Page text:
Imagine if the New York Yankees never had a player named George Herman Ruth. Or even Lou Gehrig, DiMaggio or Mantle. Your answer probably would be, “Well, they wouldn’t quite have the aura of the New York Yankees.”
If none of those Yankees from the Pinstripe Mount Rushmore ever played, imagine the impact on the franchise by Derek Jeter. What an absurd idea, one might say. Jeter never hit 60 home runs in a season or 714 in his career or played in 2,130 consecutive games. He didn’t have a nick- name like the Bambino or the Iron Horse.
Jeter did have a scout who became a Hall of Famer quit over him. Hal Ne- whouser quit the Astros because one of the most unaccomplished franchises in baseball passed on Jeter as the overall top draft pick in 1992 for outfielder Phil Nevin. The Yankees watched Jeter fall to seventh and risked Jeter choosing them instead of going to college.
The rest is history. Fourteen All-Star games and five world championships lat- er, Mr. November has a list of accolades that place him in his own orbit, even for a Yankee. For all the granite that fills monu- ment park, Jeter is the franchise’s hit king and its only 3,000 Hit Club member; and appears poised to land at No. 6 all time between Tris Speaker and Honus Wagner. (Bonus trivia: Only Jeter and Wade Boggs hit home runs for their 3,000th hits.). He’s also played more games in a Yankee uniform than any other Yankee.
The House that Jeter Built doesn’t quite have the same ring as you know what, but it’s safe to call him one of the greatest Yankees ever. Yet, 50 years from today, Ruth and Gehrig memorabilia will remain more desirable than Jeter. Gotham’s great- est shortstop played during the Sweet Spot of the memorabilia industry. Ruth and Gehrig signed for friends and fans alike. Everyone since pretty much signs for money.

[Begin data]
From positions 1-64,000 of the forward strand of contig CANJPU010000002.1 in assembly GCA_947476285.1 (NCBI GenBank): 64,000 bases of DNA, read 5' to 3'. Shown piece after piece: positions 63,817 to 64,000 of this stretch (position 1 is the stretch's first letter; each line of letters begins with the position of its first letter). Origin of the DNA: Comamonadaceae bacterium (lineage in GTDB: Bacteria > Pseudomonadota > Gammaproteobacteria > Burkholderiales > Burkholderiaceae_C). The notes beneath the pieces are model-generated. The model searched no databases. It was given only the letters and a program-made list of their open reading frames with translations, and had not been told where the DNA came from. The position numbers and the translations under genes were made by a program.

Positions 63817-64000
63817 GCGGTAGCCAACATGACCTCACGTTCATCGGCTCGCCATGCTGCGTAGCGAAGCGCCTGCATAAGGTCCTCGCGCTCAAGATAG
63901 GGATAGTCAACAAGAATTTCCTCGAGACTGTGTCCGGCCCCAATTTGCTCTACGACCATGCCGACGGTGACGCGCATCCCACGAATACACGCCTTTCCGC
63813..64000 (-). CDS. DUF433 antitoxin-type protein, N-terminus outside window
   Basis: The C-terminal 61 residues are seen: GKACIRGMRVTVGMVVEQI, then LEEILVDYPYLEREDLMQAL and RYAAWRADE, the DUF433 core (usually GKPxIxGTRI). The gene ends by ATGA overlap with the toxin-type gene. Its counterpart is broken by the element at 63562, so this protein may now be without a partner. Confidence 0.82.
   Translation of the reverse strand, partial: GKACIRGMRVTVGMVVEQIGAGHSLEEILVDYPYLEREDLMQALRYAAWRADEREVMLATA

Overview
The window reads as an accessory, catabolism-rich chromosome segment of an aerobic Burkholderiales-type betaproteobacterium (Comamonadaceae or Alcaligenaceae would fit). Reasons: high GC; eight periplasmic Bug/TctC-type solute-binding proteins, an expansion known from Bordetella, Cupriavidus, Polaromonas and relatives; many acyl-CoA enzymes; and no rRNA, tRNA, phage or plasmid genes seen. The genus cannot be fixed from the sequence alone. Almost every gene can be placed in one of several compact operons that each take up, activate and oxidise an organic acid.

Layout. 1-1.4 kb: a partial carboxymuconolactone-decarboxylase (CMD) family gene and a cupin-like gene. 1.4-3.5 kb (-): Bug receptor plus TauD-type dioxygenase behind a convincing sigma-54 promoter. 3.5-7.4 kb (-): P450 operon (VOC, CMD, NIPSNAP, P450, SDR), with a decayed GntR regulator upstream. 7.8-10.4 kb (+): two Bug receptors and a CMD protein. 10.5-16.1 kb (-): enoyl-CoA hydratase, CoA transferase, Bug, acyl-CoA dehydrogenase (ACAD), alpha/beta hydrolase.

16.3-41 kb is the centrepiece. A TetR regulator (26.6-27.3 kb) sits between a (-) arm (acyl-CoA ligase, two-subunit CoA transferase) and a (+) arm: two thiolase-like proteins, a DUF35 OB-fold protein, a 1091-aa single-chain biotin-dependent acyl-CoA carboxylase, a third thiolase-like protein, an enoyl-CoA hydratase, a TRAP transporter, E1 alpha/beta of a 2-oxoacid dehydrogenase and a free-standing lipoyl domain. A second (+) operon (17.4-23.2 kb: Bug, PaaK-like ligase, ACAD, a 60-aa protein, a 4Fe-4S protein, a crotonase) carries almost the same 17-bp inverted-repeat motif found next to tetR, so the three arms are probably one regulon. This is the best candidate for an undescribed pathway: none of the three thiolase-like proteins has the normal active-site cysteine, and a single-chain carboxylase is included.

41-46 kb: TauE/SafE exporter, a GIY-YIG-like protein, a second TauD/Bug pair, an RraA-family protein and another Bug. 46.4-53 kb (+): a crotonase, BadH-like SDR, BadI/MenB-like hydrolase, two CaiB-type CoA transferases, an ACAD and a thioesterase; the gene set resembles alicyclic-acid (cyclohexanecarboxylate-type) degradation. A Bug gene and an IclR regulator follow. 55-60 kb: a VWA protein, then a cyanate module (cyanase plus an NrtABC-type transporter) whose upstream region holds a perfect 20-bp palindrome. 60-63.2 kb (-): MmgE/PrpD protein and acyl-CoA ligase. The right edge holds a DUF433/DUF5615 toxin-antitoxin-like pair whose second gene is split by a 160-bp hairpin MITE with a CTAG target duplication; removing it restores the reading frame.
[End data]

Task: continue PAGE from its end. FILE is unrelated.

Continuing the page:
Steiner Sports has Jeter items for hefty prices. A Jeter-signed 2014 All-Star Game program is available for $999.99. A signed All-Star Game ball, a limited edition of 222, is $649.99. Like Ruth, Gehrig, DiMaggio and Mantle, Jeter has one distinctive and legible signature. Steiner and MLB.com have capitalized on Jeter-signed items for years.
Marty Appel, the Babe Ruth of Yankees publicists and author, doesn’t believe memorabilia in Jeter’s era will ever com- pare to items or signatures from players before the memorabilia craze blossomed in the 1980s.
“I think Derek will be as appreciated as legendary Yankees of the past, but his memorabilia is much too plentiful,” Appel said. “Still there will always be things that are unique and head-turning. The lineup card from his first game in 1995, things like that. Did he write down notes about what he would say after the last game at Yankee Stadium in 2008? That would be great. But there’s a short list of one-of- a-kinders.”
Richard Albersheim, a dealer and authenticator in Las Vegas, agrees. “I believe it’s hard to compare Jeter to Thurman Munson, Gehrig, or let’s say another Yankee great of recent memory — Reggie Jackson. “Gehrig and Munson died prematurely. Taking away their awesome stats, there’s some romanticism attached to their early demise.”
Albersheim said he believes Jeter’s earlier material that can be positively authenticated (game-worn jerseys) will continue to increase in value. “When I say this, can you photo match the jersey? Do all the tagging and letters and numbers match up?” he wondered. “I believe that as collectors in their 20’s and 30’s age and accumulate more wealth, this material will just continue to rise. Much like stars’ cards from the 1970s, Jeter’s early auto- graphs (pre-Steiner) should keep seeing appreciation, too (i.e., Mickey Mantle).”
Albersheim also sees great potential with milestone games and those from his multiple World Series. “Jeter has already sealed his legacy, but remember he’s had autograph and equipment deals for years. His authentic material is more common than you may think. I guess it really depends on the supply of his items in years to come.”